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Press Release

Oregon Man Sentenced In Magic Valley “Spice” Case

For Immediate Release
U.S. Attorney's Office, District of Idaho

Defendant and Four Others Indicted in 2012 in Nationwide Law Enforcement Action

POCATELLO – Joshua P. Becker, 33, of Portland, Oregon, was sentenced today in U.S. District Court in Pocatello to 48 months in prison for conspiracy to launder money, U.S. Attorney Wendy J. Olson announced. U.S. District Judge Brian Ted Stewart of the District of Utah also ordered Becker to serve three years of supervised release, pay a $500 fine, and forfeit assets involved in the criminal activity. Becker pleaded guilty to the charge on May 30, 2013.

In October 2013, co-defendants Gary E. Nagel, 46, and Joshua Cserepes, 27, of Twin Falls, Idaho, and Shyloh Becker, 29, of Portland, Oregon, were each sentenced to 36 months’ probation and fined $500 for related charges, including possession with intent to distribute a controlled substance analogue, conspiracy to sell drug paraphernalia, and aiding and abetting in a monetary transaction in property derived from specified unlawful activity, respectively.

Co-defendant Allen W. Nagel, 44, of Twin Falls, is scheduled to be sentenced on January 3, 2014, before Chief U.S. District Judge B. Lynn Winmill in Pocatello. He pleaded guilty in June 2013, to conspiracy to launder money.

According to court documents, between March 1, 2011, and June 25, 2012, Allen Nagel owned and operated A & J Distribution with other individuals, including co-defendant Joshua Becker. During this time, A & J Distribution distributed brands of smokeable material for further sale, commonly referred to as “spice,” under the “Hayze” label. This material contained 5-:fluoro-RR-144 (XLR11), a Schedule I controlled substance analogue, which Allen Nagel admitted he knew was intended for human consumption. Nagel and Becker received money from the sale of the material and engaged in monetary transactions using the funds derived from the illegal sales. The transactions, some in excess of $10,000, included transfers, withdrawals, and deposits through a Twin Falls bank.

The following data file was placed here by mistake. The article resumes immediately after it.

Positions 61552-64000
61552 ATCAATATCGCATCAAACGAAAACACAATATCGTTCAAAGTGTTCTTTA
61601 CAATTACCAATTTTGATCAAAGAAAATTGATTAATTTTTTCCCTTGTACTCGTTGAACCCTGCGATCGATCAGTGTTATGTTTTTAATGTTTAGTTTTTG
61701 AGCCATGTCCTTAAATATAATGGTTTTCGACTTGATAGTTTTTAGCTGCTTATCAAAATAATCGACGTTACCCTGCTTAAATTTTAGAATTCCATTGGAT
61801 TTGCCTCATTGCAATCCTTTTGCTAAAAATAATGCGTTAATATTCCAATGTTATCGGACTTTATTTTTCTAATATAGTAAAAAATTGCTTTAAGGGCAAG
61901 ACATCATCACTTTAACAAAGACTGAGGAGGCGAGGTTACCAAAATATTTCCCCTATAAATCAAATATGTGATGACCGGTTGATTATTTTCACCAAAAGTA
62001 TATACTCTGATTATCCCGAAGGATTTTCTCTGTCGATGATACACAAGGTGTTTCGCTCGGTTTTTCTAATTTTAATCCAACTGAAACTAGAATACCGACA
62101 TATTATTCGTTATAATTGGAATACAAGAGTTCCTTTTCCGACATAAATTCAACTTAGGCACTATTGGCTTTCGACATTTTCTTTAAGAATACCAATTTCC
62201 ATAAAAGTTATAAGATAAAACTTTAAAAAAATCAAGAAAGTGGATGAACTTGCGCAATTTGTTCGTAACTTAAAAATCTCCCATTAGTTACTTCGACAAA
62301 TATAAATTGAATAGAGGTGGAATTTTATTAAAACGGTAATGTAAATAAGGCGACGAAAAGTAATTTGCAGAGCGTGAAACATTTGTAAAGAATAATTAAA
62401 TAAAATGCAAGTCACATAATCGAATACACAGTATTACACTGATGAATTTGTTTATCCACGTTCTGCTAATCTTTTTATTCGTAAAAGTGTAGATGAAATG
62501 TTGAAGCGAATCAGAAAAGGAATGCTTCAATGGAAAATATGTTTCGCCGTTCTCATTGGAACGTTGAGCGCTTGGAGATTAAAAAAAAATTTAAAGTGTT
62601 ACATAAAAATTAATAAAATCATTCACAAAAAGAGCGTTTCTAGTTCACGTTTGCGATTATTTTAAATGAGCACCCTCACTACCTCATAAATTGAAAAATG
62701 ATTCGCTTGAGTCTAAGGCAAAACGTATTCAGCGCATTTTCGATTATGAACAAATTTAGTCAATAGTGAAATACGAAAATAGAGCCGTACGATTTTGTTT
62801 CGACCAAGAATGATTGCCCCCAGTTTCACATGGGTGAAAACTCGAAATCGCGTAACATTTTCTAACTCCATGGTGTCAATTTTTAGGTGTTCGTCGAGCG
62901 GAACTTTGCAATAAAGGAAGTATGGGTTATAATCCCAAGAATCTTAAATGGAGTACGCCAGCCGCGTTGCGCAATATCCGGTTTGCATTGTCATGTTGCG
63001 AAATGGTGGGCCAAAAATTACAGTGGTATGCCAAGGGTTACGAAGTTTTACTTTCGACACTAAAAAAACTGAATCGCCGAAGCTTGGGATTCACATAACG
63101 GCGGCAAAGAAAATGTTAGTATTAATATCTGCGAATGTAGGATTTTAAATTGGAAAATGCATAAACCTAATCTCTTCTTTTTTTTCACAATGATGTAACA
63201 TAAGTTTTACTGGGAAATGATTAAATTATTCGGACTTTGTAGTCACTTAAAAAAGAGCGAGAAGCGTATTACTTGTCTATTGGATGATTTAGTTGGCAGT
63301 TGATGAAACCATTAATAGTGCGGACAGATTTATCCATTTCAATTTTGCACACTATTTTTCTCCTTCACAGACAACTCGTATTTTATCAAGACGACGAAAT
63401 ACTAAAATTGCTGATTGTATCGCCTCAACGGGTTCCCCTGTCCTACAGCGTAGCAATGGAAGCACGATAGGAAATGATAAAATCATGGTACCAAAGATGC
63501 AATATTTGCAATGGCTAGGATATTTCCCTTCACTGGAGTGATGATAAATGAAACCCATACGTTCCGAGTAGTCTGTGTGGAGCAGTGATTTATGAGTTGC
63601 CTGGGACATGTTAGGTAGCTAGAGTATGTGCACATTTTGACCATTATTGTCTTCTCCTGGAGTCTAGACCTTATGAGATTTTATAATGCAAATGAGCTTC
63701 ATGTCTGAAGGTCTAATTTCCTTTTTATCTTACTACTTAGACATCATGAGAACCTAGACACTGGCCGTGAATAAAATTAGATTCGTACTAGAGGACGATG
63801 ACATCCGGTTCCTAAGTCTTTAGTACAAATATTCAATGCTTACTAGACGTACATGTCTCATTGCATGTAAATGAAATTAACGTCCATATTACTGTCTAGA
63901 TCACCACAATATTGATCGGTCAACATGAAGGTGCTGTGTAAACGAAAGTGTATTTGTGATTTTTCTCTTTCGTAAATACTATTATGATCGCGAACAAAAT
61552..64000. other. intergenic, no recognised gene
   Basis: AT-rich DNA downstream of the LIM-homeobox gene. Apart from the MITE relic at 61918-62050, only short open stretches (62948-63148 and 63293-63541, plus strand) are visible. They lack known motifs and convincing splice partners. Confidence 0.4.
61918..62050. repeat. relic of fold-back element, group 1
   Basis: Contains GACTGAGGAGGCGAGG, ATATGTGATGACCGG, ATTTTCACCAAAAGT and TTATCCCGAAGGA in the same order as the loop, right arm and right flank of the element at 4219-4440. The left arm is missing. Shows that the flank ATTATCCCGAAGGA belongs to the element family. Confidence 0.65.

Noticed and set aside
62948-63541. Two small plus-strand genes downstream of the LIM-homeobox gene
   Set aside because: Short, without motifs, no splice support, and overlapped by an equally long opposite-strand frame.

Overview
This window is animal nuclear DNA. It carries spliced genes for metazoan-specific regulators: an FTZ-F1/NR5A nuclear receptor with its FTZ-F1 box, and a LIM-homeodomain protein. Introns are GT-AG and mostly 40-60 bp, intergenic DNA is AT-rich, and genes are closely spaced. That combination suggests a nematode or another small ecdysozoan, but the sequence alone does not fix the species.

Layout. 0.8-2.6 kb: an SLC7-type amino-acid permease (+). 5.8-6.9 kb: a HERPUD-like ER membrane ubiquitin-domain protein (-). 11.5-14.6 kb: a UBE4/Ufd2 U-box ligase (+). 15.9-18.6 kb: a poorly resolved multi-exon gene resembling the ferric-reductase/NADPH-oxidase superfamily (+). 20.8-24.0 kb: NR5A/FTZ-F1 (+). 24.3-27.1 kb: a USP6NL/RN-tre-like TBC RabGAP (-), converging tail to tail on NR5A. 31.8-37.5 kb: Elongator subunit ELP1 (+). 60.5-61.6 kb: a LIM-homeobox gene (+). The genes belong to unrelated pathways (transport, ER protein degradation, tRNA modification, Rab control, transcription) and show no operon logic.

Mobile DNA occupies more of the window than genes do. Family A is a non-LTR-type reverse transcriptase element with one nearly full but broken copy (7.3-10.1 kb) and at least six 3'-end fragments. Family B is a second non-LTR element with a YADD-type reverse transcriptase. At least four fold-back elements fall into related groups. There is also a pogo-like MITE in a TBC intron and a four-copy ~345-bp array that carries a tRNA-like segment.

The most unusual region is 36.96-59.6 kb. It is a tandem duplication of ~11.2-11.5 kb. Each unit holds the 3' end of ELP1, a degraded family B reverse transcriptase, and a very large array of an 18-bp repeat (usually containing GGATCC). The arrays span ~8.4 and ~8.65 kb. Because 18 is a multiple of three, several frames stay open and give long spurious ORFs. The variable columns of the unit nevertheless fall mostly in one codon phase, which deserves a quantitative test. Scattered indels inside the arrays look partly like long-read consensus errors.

Fourteen search warrants were executed in July 2012 by law enforcement agencies at 11 locations in Twin Falls County, and three locations in Tigard, Oregon, and Vancouver, Washington. The warrants were related to a nationwide law enforcement action against the synthetic designer drug industry responsible for the production and sale of dangerous and deadly drugs that are often marketed as bath salts, “spice,” incense, or plant food, which are prohibited under the federal controlled substance analogue statute. Operation Log Jam targeted every level of the synthetic drug industry, including retailers, wholesalers, and manufacturers, in more than 80 U.S. cities.

The joint investigation of the Organized Crime and Drug Enforcement Task Force (OCDETF), is led by the Drug Enforcement Administration in conjunction with Twin Falls City Police Department, Twin Falls County Sheriff's Office, U.S. Immigration and Customs Enforcement's (ICE) Homeland Security Investigations (HSI), Internal Revenue Service-Criminal Investigation, U.S. Customs and Border Patrol, U.S. Postal Inspection Service, Bureau of Alcohol, Tobacco, Firearms and Explosives, Idaho State Police, Ada County Sheriff's Office, Nampa City Police Department, Meridian City Police Department, Gooding County Sheriff's Office, Cassia County Sheriff's Office, and Minidoka County Sheriff's Office.

The OCDETF program is a federal multi-agency, multi-jurisdictional task force that supplies supplemental federal funding to federal and state agencies involved in the identification, investigation, and prosecution of major drug trafficking organizations.

Updated December 15, 2014